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When You Can’t “Undo” It, “Re-do” it!


Wouldn’t it be great if we had the ability to press “undo” for some past events we don’t fully approve of just as we do on a “word document”? Unfortunately, in real life, the potential for unhappy life experiences is loaded; and we are not equipped with a similar opportunity when things go wrong. We often say things we regret. We find ourselves in embarrassing or painful situations. We even acquire many fears and phobias following just one ill-fated accident. And then, we beat ourselves up repeatedly with the memory until the negative feelings compound and restrict our ability to move forward. We get cornered in between self created confining walls and feel stuck because we carry a heavy baggage of all sorts of guilt, shame, or fear that keep one in place. So, then what do we do?

Well…. Maybe you cannot totally “undo” a previous incident, but there is a smart way to go about it if you have exhausted all other resources to rectify. You can learn your lesson, forgive yourself, minimize the importance of the whole event, and water down the intensity of any corresponding negative feelings. Time can surely heal, but things may drag. It’s more empowering to speed up the process, assume control and lift up your own spirits. Here is one sure way derived from NLP techniques to help you “re-do” what can’t be undone. It makes use of humor and visual minimization. We all know that humor can be a good coping mechanism to deal with difficulty. And we unknowingly and un-deliberately use both minimization and humor to deal with many tough realities. The following exercise combines both in a much more concentrated effort when the need arises.

Imagine yourself sitting all alone in a cinema holding in your hand a remote control that starts a movie on a big screen in front of you. You can control when the movie starts, stops, and play some scenes forward or backward. You can similarly control the sound, color, how fast the scenes go, and even the size of the image. This cinema is the “change workplace”. As you sit there, start playing the episode of that phobic or distressing situation. Watch it all happen slowly. You may experience some discomfort, but that’s Okay. Let it wash over you for the last time. If the anguish is too intense (in cases of phobias), stop the scene, rewind and play it again until you’re able to watch it all through. Tell yourself: “I need to face this for the last time”. When you succeed, stop and re-play the scene backward to the start. Watch it all in reverse (you or others talking or walking backward, etc…).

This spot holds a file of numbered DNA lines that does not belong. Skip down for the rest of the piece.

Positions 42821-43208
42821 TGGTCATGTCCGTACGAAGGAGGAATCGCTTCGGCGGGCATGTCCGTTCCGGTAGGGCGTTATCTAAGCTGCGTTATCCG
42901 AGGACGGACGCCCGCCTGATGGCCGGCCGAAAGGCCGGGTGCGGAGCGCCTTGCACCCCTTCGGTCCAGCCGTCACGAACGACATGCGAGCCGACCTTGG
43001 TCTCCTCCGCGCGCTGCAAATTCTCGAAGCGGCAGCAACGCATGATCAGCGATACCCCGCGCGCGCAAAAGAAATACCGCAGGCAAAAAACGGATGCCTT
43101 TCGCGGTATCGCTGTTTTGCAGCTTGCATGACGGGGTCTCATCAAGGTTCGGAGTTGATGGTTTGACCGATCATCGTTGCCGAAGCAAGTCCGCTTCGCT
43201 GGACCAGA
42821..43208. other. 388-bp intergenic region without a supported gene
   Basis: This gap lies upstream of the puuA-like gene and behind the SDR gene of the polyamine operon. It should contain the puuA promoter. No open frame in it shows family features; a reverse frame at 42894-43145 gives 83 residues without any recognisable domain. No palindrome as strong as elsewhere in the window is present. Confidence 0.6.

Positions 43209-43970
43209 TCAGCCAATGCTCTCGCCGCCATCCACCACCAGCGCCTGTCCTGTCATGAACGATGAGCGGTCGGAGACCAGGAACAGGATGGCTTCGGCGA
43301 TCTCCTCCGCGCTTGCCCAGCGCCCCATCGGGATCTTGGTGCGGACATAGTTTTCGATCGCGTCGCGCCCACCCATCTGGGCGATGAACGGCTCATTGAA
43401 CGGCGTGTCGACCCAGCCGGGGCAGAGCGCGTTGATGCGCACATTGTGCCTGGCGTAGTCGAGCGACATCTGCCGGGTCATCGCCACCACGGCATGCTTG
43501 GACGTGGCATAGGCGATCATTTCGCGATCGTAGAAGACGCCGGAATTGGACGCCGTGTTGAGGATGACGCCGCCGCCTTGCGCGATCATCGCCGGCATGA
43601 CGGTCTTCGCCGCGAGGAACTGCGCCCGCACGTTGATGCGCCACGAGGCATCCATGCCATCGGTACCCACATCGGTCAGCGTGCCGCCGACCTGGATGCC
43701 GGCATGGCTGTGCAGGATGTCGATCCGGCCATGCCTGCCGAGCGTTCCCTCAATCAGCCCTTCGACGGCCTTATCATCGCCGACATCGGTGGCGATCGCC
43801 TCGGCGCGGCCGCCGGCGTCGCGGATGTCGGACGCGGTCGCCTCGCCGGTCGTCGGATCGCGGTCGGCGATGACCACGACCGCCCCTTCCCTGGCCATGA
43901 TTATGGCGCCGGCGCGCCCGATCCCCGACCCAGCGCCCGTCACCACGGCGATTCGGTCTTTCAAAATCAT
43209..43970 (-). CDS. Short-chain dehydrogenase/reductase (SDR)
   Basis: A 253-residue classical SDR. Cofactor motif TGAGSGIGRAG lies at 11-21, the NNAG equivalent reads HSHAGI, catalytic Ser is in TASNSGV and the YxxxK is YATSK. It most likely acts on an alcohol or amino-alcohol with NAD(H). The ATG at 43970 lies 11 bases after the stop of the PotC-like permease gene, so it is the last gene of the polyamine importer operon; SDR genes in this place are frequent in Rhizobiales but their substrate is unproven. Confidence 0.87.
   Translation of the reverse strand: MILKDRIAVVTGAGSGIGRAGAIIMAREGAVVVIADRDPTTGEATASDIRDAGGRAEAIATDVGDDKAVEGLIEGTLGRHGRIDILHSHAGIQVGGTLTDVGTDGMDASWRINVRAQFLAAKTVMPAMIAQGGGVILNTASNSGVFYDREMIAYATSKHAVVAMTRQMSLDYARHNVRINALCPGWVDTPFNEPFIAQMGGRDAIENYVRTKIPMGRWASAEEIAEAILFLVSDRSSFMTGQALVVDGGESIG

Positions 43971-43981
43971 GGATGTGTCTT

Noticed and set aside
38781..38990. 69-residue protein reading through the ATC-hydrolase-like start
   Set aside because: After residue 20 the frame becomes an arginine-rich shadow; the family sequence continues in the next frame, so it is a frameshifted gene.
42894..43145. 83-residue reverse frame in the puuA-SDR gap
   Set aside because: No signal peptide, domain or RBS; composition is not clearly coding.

Next, run the movie from start really fast this time up to the critical moment (taking only a second or two); then run it backward as fast again. Do it a couple of times (i.e. fast forward and backward). The final stage is that of intervention and “re-doing”. Play the scene forward shrinking the image in size till it becomes the size of a postage stamp towards the end. Do this a second time playing forward adding some humor. You can insert the sound of some circus music in the scene and/or make the voices of you or others talking really funny. Add the voices of other spectators laughing as if watching a comedy sitcom while clowns jump around in funny maneuvers. Shrink the scene again as you play it forward. Repeat the same process playing it backward then forward as fast as you can until you feel that your worries greatly diminished and faded away.